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What The 'Alt-Right' White Supremacist Movement Wants47:30
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We look at the dreams, some now coming true, of the white supremacist “alt-right” movement.

In this Oct 7, 2016 photo, Steve Bannon, former head of Breitbart News and campaign CEO for then Republican presidential candidate Donald Trump, appears at a national security meeting with advisers at Trump Tower in New York. (Evan Vucci/AP)
In this Oct 7, 2016 photo, Steve Bannon, former head of Breitbart News and campaign CEO for then Republican presidential candidate Donald Trump, appears at a national security meeting with advisers at Trump Tower in New York. (Evan Vucci/AP)

For decades, the white supremacist advocates of what’s now called the “alt-right” movement were on the outer extremes of American political discourse. Suddenly, with the rise of Donald Trump, they’re on full display in the heart of Washington, talking white power and giving Nazi salutes. Mr. Trump disavows them, but his chief strategist Steve Bannon gave them a big, wide platform. This hour On Point, the white power dreams of the "alt-right." And we’ll look at Cuba after Fidel Castro. — Tom Ashbrook

Guests

Josh Harkinson, senior reporter for Mother Jones. (@JoshHarkinson)

Richard Cohen, president of the Southern Poverty Law Center.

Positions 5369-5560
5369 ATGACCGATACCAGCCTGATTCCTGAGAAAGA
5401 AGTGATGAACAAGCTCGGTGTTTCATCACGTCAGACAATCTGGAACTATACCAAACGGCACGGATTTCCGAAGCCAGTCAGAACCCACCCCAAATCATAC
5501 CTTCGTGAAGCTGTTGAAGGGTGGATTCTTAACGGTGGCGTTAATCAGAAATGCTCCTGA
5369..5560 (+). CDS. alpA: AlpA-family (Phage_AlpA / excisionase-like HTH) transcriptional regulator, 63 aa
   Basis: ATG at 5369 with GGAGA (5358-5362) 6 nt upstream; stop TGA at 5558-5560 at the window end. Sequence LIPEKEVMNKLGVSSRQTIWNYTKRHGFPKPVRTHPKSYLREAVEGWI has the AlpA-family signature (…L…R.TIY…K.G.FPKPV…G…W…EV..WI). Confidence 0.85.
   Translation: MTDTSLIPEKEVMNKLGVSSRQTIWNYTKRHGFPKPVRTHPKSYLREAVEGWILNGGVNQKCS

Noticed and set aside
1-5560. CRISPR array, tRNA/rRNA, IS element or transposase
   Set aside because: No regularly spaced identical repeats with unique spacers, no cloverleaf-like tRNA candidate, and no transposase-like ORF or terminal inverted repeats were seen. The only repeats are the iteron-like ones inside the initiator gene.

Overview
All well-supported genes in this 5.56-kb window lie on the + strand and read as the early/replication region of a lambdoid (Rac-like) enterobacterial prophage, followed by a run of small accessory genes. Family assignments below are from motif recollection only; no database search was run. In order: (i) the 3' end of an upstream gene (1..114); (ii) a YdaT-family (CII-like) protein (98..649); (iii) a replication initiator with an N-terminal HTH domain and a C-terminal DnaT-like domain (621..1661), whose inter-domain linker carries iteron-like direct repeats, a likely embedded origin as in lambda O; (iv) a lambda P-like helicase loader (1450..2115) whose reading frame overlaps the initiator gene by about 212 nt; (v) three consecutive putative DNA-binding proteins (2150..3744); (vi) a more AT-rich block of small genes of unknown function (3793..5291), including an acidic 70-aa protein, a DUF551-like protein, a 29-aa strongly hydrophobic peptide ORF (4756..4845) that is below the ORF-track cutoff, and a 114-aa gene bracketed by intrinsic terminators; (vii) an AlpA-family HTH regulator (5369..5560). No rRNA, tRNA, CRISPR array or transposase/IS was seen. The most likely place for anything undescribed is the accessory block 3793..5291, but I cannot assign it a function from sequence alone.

Bob Inglis, former Republican U.S. Representative for South Carolina's Fourth Congressional District. Executive director of Republic-EN, a conservative nonprofit advocating for free market solutions to climate change. (@bobinglis)

From Tom's Reading List

Mother Jones: White Nationalists See Trump As Their Troll-In-Chief. Is He With Them? -- "For years, America's far right admired Europe's ethno-nationalists, who have capitalized on economic anxiety and xenophobia to win electoral support. Now the alt-right in America appears to have 'won the brass ring,' says Lawrence Rosenthal, chair of the University of California-Berkeley's Center for Right-Wing Studies. 'Trump not only won the support of these people, but he kind of institutionalized them.'"

Washington Post: ‘Let’s party like it’s 1933’: Inside the alt-right world of Richard Spencer — "For years, Spencer and his followers worked in obscure corners of the Internet to promote pride in white identity and the creation of an 'ethno-state' that would banish minorities. Then came the presidential campaign of Donald Trump, whose attacks on undocumented immigrants, Muslims and political correctness deeply resonated with them. Though Trump denounced the alt-right Tuesday, its adherents had crusaded for him on Twitter before the election and celebrated his victory as a seminal moment for their cause."

Pew Research Center: Many voters, especially blacks, expect race relations to worsen following Trump’s election -- "Voters are far more pessimistic about progress in race relations under Donald Trump than they were after Barack Obama’s election eight years ago, and the shift has been particularly striking among blacks."

This program aired on November 28, 2016.

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